Real estate debt is a new investment class for European institutions. Rachel Fixsen talks to six investors and advisers about their experiences so far

Roland Mangelmans
APG Asset Management
*Invests in junior and mezzanine debt, but no plans for senior
*Debt provides access to assets unavailable to equity investors

Having been one of the first big European investors to allocate to real estate debt, Dutch pensions provider and asset manager APG now invests in various debt strategies, focused on assets in core European countries.

“APG has committed over €1bn into these strategies and has further – yet selective – interest to expand its exposure to this sector,” says Roland Mangelmans, senior portfolio manager for real estate at APG Asset Management.

However, APG has not invested in senior debt or in non-performing loan opportunities and has, Mangelmans says, no intention of doing so at the moment.

Investing in real estate debt has the advantage for APG of providing access to certain assets and portfolios that are simply not investable from an equity perspective.

Added to this, from a risk-adjusted perspective, debt investments can offer an attractive return compared to equity, Mangelmans says.

“A generally shorter duration comparison to equity can in certain cases be considered as an advantage,” he says. “At the same time, being a long-term investor, this can be a drawback.”

Mangelmans sees real estate debt as a growing opportunity, because, over time, the proportion of non-banking lenders will increase.

“There is a large number of funds for which equity is currently being raised with numerous strategies,” he says. “However we believe only a limited number of managers will be able to successfully and sufficiently deploy capital in terms of execution of strategy.

“We consider the size and composition of the management team, track record and experience in sourcing and structuring attractive transactions with quality sponsors on quality assets as the key components in the successful execution of a debt strategy.”

When underwriting a real estate debt opportunity, the main factor for APG is the quality of the underlying real estate asset in terms of its location, tenancy, operational business plan and so on, Mangelmans explains.

Eliza Bailey
Partners Group
*Invested significant amounts in debt since mid-2008
*Looks for equity participation feature where there is potential upside

Partners Group has been an active investor in real estate debt since the middle of 2008
when the firm made an investment in a portfolio of non-performing loans.  

“Since then we have invested significant amounts in real estate debt,” says Eliza Bailey, senior vice-president in the private real estate team at Partners Group.

The company invests in mezzanine, participating mezzanine, preferred equity made through new loan originations, recapitalisations, and secondary purchases of loan portfolios.  

While property debt has the benefits of being defensive and having a high cash yield, there are downsides to watch out for as well. The upside of real estate debt can be capped, Bailey notes.

“Unless the debt includes an equity participation feature, it is unlikely to benefit from any upside achieved at the property,” she says. “This is why we look to include an equity participation feature in our debt investments if we believe in the upside potential of an investment.”

Also, some debt investments are made through intricate structures that might make it difficult to take control of the property if it underperforms, or may limit your rights compared to other positions in the capital stack. “It is important that you know what type of structure you are investing in and you have a structure that allows for a clear path to foreclosure or recourse,” she says.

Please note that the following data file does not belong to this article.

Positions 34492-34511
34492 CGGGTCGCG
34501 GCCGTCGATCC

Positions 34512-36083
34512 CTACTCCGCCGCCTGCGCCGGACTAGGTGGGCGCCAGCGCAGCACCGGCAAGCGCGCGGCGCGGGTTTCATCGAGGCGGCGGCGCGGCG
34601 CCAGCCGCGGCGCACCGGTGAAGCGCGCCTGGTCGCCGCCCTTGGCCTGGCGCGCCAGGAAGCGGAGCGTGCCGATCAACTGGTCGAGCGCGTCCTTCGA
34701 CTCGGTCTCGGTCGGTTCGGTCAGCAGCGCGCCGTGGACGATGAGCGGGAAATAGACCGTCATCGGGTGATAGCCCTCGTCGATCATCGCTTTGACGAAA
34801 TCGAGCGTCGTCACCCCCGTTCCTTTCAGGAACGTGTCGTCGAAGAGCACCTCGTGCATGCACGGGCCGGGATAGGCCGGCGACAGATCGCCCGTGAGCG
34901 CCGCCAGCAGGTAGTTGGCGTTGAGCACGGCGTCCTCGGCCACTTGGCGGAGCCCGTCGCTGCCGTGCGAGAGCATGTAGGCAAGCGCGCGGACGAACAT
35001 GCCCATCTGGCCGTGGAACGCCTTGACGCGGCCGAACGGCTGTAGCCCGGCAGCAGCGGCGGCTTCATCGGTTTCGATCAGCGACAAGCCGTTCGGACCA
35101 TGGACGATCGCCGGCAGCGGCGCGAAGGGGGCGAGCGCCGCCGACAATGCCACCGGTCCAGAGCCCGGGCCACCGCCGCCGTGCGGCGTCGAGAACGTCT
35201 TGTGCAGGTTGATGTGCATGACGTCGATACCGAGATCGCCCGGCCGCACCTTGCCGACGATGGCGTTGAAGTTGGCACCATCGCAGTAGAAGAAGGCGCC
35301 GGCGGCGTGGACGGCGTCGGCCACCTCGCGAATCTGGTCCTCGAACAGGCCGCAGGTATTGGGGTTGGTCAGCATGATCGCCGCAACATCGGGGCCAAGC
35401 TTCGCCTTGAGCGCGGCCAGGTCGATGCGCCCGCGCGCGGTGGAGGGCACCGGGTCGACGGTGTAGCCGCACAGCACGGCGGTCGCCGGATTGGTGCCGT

Assessing this requires specialist legal and tax knowledge, she adds.

As real estate practitioners, Partners Group’s first consideration when investing in property debt is the fundamentals of the underlying property.

“If we like the real estate fundamentals and the business plan for the property and feel they compare favourably to the local market, then we review the business plan in close co-operation with the operating team,” Bailey says.

“If we get comfortable with the qualifications and experience of the operating team, then we determine where we think the best risk-adjusted return can be obtained within the capital stack and how best to structure our investment.”

Kate Mijakowska
Redington
*Tighter spreads and fewer opportunities in securitised products prompted interest in direct loans
*Manager numbers now high enough to run large segregated mandates


Consultancy Redington sees a significant number of pension funds and insurance companies seeking to make an allocation in the real estate debt market.

“Until recently, the main route into real estate debt investments for pension funds was through securitised products,” for example, commercial mortgage-backed securities (CMBS), says Kate Mijakowska, associate within manager research at Redington.

But spread-tightening and a decreasing number of opportunities in this area have led investors to explore other ways of accessing property debt. “Recently, we have observed particular interest in direct, commercial property loans,” she says. “Due to the retreat of banks from the space and an increased need for refinancing, the risk-return profile of these loans has increased considerably.”

Direct investment in commercial real estate loans is a relatively new opportunity for non-bank investors, and there have been many new entrants in the market in the last year or two.

“We believe there is a sufficient number of asset managers at the moment to run large segregated mandates,” Mijakowska says, but pooled funds are scarce.

The choice of asset manager is crucial. When investing in property debt directly, pension funds should consider factors including previous experience in originating and structuring such loans, network of contacts with borrowers and work-out experience, Mijakowska says.

“We currently advise our clients, who consider direct property debt investment, to focus on the senior and stretch-senior, UK, and to a lesser extent the core European,” she says.

“Stretch-senior debt can [offer] spreads of up to Libor plus 7.5% while still retaining a significant buffer in the form of equity and mezzanine debt, especially now that loan-to-value levels on senior debt have contracted significantly.

“Choice of geography is driven not only by the stability of the economy but also by the UK’s transparent and relatively straightforward legal system, which enables to foreclose quickly if we have to,” Mijakowska says.

Marcus Palmer
Hermes Real Estate Investment Management